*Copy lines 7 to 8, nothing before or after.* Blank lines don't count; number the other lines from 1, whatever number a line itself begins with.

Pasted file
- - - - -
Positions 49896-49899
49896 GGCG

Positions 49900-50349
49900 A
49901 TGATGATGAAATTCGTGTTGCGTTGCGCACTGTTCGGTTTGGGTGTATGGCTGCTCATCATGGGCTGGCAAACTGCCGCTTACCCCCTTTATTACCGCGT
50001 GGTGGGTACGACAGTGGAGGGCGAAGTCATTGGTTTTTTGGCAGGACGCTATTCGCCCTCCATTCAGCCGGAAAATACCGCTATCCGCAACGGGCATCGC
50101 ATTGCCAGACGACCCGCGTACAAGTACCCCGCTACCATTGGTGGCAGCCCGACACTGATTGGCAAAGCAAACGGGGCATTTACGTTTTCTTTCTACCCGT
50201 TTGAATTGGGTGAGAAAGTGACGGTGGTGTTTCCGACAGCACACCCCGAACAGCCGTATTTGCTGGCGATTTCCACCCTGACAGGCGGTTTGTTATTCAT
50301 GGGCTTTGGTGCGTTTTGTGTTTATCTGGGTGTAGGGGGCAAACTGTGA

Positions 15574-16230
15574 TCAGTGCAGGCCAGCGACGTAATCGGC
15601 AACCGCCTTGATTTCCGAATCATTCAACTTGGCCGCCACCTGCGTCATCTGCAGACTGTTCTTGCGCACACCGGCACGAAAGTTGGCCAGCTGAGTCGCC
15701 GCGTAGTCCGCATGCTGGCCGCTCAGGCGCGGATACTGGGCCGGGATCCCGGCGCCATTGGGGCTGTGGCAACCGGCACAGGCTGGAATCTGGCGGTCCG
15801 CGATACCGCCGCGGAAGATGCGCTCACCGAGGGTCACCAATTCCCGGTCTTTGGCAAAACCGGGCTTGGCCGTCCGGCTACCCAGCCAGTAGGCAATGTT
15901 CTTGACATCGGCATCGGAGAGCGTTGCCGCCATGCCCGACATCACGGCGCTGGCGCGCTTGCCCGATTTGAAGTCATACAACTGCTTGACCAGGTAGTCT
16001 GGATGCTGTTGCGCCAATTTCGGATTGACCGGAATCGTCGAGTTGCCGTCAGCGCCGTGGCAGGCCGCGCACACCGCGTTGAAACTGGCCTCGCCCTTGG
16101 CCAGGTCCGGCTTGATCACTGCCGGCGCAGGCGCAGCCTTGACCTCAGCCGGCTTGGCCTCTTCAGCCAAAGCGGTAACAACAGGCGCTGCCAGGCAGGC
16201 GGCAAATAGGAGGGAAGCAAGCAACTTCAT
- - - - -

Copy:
50101 ATTGCCAGACGACCCGCGTACAAGTACCCCGCTACCATTGGTGGCAGCCCGACACTGATTGGCAAAGCAAACGGGGCATTTACGTTTTCTTTCTACCCGT
50201 TTGAATTGGGTGAGAAAGTGACGGTGGTGTTTCCGACAGCACACCCCGAACAGCCGTATTTGCTGGCGATTTCCACCCTGACAGGCGGTTTGTTATTCAT